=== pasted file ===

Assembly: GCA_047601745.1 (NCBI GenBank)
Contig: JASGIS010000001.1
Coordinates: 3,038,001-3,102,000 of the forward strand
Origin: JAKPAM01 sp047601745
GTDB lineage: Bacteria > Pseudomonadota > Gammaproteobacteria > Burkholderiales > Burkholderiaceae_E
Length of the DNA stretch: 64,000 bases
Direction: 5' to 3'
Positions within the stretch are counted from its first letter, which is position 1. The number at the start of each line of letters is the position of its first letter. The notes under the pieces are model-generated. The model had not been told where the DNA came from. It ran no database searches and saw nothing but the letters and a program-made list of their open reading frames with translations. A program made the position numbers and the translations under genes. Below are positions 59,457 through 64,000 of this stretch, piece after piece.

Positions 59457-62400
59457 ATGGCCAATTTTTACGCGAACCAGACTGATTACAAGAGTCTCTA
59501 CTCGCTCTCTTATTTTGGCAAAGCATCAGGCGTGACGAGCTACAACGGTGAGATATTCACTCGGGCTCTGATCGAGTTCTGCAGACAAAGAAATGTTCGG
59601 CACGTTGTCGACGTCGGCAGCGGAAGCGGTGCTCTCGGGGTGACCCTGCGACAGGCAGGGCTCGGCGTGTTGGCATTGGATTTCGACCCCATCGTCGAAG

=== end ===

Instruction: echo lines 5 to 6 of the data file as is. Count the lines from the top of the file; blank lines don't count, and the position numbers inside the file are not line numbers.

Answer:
GTDB lineage: Bacteria > Pseudomonadota > Gammaproteobacteria > Burkholderiales > Burkholderiaceae_E
Length of the DNA stretch: 64,000 bases